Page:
January 24, 2022 – The remarkable rise in homes sold and sale prices that we experienced since shortly after the global pandemic struck in the latter half of 2020 continued unabated through all of 2021. Sale prices for single-family homes in the primary market area of Summit and Wasatch Counties as reported by the Park City Board of REALTORS® Multiple Listing Service showed strong appreciation with increases in both average (Up 28%) and median (Up 24%).

Despite appreciation slowing the rate of sales (units were down in many areas), the overall dollar volume increased (Up 6%). Fears that the market might be overheated and could not sustain such appreciation for the longer term were unsupported by market activity. Major financial indicators such as continued low mortgage interest rates and active involvement of the federal government in money supply control pointed to a sustained bull market in housing.

2021 turned out to be a record setting year for a couple of reasons. Obviously, the sales volumes and average price increases set records. But to fully appreciate the historical significance of these records, it’s important to consider them in the context of the continuing health crisis and economic turmoil. To do that, and to make valid comparisons, we are reporting the past four years of activity.

Two years ago in January 2020, the U.S. real estate market was rolling right along when we first heard talk of a mysterious illness overseas. No one had the slightest thought that it could totally change life over here. The first report the CDC received of the outbreak in China was on January 5, 2020. So, the comparison of 2018 to 2019 is the last “normal” market comparison. The first confirmed case in the US was reported in Washington on January 20th.

Thus began the invisible spread of epic proportions across the planet, as we learned the difference between an epidemic and a pandemic.

By March, we were seeing the beginning of what would come to be called the COVID housing market in the U.S. Buyers, facing lock downs and work-from-home mandates, started looking for housing further away from metro centers. In June, the World Bank predicted the worst economic recession since WW-II. But instead, people started moving.

In the beginning it was anyone’s guess as to what was going on then. Nobody was coming out. Showings stopped (or went virtual). Contract offers stopped. Closings stopped. The industry stopped. Then the most unexpected thing happened: the stop stopped. The market not only came back to life, it boomed, setting records and defying expectations over the ensuing 24 months and in the process changing the way Americans live and where.

Many saw it as an opportunity for a change in lifestyle, thinking if they are forced to work from home then home should be somewhere I want to work from – somewhere less crowded than the city with elbow room and a scenic view out the office window.

Through all the ups and downs of virus variants, mask mandates, school closings, social distancing requirements and finally vaccines and boosters, the real estate market rolled on and agents persevered. In the process, it set all sorts of sales records. Inventory plummeted, driving up sales prices and pricing many buyers out of the market. Sellers who wanted to cash in on the appreciated value of their homes could not because of the daunting task of finding replacement housing. By late summer of 2020, sales were white hot, prices were rising, competition was fierce, and by the end of 2020 we set sales records with volume nearly doubling over 2019 and prices rising more than 25%.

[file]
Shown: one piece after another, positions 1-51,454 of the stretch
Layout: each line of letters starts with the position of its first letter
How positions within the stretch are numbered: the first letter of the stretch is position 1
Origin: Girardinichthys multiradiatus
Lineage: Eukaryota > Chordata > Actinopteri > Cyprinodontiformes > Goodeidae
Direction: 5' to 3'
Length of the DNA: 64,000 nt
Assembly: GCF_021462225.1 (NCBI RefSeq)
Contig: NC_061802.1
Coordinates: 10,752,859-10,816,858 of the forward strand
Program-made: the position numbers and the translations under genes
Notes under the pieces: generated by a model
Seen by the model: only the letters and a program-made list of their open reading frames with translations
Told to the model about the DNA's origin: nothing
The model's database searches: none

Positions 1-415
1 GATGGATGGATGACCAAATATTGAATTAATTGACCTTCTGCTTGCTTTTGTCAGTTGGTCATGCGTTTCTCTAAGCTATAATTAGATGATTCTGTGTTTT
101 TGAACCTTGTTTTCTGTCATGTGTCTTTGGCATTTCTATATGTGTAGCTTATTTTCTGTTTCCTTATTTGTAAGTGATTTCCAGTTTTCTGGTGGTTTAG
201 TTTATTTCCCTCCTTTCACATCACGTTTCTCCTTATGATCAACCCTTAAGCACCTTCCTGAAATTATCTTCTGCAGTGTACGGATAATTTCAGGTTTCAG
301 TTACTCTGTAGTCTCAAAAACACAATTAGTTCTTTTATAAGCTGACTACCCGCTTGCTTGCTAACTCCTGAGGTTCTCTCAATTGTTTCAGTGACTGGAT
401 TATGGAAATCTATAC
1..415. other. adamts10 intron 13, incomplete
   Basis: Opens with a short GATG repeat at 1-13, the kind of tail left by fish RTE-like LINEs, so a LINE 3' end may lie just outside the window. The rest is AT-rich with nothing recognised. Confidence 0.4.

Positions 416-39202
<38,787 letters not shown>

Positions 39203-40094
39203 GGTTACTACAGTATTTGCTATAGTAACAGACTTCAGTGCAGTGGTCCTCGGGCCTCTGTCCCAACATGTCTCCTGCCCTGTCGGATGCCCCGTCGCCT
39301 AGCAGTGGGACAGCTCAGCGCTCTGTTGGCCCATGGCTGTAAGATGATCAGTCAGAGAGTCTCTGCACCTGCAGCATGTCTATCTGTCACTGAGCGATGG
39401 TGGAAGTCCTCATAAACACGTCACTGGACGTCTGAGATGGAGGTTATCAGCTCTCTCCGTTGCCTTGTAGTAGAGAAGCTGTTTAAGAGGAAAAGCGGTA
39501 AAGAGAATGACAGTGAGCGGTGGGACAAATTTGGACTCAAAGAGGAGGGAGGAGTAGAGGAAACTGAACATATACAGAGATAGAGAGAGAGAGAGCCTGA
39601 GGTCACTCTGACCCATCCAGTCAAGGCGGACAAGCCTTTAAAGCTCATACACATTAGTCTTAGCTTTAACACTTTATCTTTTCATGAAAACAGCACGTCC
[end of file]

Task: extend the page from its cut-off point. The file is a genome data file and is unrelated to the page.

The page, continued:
The resort and luxury home markets were less affected by these trends than other areas, even within Utah. A year ago, as the stay-at-home restrictions were being relaxed, the market reacted strongly with buyers coming out in droves. The sales spurt continued through the middle of 2021 with each month’s sales numbers exceeding those of the previous month and year. 

Finally, the pent-up demand for homes was subsiding and by autumn it was clear that monthly sales tallies of units sold were falling short of the same week the year before. But the volume of contracts and sales prices in the first six months of 2021 provided enough momentum to guarantee that, even with a slight slowdown in the pace of purchases, 2021 would end by setting new records for total sales volume and average/median price appreciation. 

Price appreciation continues to be driven by a dearth of available inventory. Pending contracts continue to far outstrip new listings coming to market. PCMLS active inventories peaked in May 2020 at just over 2,000 listings and has been on a downhill slide ever since. At the end of 2020 there were only 541 residential properties for sale across the entire marketplace. By the end of 2021 that number was 265 and many of those were still under construction.

Some neighborhoods always fare better than others and the year-end results were no exception.

For Single Family homes, all but one (Kamas Valley) of the major areas that make up the greater Park City market showed drops in units sold in 2021 versus 2020. However, because of the historic rises in median prices, only two of the major areas (Park City limits and Jordanelle) showed declines in total sales volume.

Condo sales were even stronger across the entire market range. The Heber and Kamas valleys showed declines in total sales volume, primarily due to a lack of inventory to sell. Within Park City limits, condo sales volume was up 52% as median sale prices jumped 36%. In the Snyderville Basin, sales climbed 23% with average and median prices spiking 18% and 21% respectively.

New listings and listing inventory, however, were a totally different story, with both dropping to historic lows.

Comparing the 12-months ending December 31, 2021, to the same period in 2020: 

  • Not only were homes selling quickly, but not as many were being offered for sale. New listings in 2020 totaled 3,641. That dropped 15% in 2021 to 3,077.
  • PCMLS members signed 3,764 purchase contracts in 2021, nearly as many as were signed in 2020 (3,869) Those few homes coming to market were snatched up almost immediately maintaining the dramatic drop in inventory.